Phone Validation Regex: The What, How, and Pros and Cons

When you receive manually entered phone numbers via a web form, one of the most basic things should be to validate that the format provided matches the expected format of a phone number in a given country. For example, a simple check, like if the phone is 10 or 11 digits and only contains specific or special characters, is an easy way to check that the number provided is valid. Without a high degree of confidence, time and resources are wasted on chasing down leads or reaching out to individuals with bad data.

This can be done using what we call regex in a programming language. While regex (regular expression) is not the only tool you have to validate phone numbers, it gives you valuable insights into the potential legitimacy of the data you are ingesting at the onset without any costs involved and is pretty straightforward to implement. 

Regex is not limited to validating phone numbers. Its versatility allows it to be applied to a wide range of standardized strings of text, such as IP addresses, email addresses, and more.

What is Regex?

Regex, or regular expression, is a standard formatting framework. It validates against an outline of what you expect a form input to look like. Regex is flexible, and you can provide guidelines in a pattern that fits the type of formatting you’d like to validate.

As an example, take a look at the below phone regex pattern:


This regex pattern would allow a phone number field to be populated with any 9-digit phone number from any country code 1-3 digits long. For this example, we will break down each part of the string.

  • “^” indicates the start of the string.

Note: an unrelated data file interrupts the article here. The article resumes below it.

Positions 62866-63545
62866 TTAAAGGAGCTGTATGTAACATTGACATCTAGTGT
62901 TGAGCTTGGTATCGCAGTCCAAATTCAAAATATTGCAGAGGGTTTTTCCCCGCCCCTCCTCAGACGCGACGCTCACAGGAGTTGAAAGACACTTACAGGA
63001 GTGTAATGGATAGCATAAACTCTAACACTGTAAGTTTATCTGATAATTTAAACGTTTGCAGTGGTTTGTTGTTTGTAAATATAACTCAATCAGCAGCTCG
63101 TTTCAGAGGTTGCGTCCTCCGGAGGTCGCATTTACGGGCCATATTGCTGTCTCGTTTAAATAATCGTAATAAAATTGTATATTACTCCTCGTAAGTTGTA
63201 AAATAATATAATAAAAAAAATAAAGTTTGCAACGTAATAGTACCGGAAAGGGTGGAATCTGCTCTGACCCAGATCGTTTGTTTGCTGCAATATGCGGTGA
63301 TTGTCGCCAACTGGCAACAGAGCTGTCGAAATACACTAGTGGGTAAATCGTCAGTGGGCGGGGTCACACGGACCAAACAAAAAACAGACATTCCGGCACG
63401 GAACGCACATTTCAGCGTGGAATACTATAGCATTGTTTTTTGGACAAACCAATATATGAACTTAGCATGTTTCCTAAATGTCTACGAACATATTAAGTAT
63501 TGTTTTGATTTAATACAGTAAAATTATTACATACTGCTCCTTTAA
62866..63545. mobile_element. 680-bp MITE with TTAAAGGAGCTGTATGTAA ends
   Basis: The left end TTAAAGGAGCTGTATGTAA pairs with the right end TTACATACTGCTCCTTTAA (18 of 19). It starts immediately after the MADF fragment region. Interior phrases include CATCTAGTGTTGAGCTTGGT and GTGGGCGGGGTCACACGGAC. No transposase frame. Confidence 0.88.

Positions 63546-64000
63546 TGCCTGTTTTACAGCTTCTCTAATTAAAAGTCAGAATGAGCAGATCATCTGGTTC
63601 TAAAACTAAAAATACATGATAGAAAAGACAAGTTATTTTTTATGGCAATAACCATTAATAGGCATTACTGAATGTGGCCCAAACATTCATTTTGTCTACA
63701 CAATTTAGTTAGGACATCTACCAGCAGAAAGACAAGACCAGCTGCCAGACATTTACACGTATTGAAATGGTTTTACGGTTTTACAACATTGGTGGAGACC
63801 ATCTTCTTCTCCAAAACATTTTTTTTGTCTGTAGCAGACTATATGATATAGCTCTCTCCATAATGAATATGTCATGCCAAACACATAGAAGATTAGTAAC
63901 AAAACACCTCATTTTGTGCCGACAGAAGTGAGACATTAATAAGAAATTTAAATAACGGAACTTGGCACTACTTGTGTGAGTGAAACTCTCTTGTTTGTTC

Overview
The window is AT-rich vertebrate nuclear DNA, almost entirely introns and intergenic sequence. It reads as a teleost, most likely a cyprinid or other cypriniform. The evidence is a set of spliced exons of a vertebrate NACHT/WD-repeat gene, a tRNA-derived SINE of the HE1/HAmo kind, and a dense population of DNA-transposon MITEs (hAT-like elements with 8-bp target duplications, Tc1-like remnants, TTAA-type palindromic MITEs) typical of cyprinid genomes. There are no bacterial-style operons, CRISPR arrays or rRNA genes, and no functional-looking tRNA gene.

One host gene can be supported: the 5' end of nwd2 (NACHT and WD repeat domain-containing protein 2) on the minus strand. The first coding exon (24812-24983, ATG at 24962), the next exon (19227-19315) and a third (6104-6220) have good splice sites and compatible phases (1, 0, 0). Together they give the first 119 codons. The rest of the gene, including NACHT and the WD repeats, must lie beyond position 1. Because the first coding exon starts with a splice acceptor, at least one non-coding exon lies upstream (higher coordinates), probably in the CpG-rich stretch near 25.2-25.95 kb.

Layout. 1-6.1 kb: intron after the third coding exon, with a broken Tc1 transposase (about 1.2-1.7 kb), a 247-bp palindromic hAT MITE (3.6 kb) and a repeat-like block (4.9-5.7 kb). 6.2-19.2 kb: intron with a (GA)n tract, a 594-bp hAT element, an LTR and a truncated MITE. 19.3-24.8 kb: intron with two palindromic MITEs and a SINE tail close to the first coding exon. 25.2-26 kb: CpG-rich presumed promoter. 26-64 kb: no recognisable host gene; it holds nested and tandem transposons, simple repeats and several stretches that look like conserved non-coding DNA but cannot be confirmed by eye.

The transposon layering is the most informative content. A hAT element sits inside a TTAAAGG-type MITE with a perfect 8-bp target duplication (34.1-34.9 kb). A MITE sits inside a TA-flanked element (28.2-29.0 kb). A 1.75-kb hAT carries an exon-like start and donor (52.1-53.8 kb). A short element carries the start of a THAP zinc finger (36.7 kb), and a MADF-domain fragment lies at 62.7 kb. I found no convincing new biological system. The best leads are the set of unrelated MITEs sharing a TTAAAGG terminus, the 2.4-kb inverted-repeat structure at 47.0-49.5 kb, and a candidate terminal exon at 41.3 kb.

• “\+” matches the plus sign indicating the start of the country code.
  • “\d{1,3}” matches 1 to 3 digits for the country code, allowing for country codes of various lengths.
  • “\d{9}” matches exactly 9 digits for the area code and phone number combined.
  • “$” indicates the end of the string.

As an alternative example, you could explicitly create a regex pattern that only U.S. numbers are allowed by narrowing the scope of your regex validation:


You may notice this regex pattern is quite a bit longer. Since the regex pattern only accepts U.S. phone numbers, there is no need to request a country code in your form. You can also include additional checks for common things like parenthesis, dashes, or spaces. 

Examples like 123-456-7890, (123) 456-7890, and 123 456 7890 would all be accepted because the special characters are optional.

If you want to validate a different input type, like an email address, your regex pattern might look like this:


This pattern checks for at least some (any) text at the beginning of the entry, an “@” symbol, at least some (any) text after the “@” symbol, a “.” (period), and finally at least two characters (any) after the period.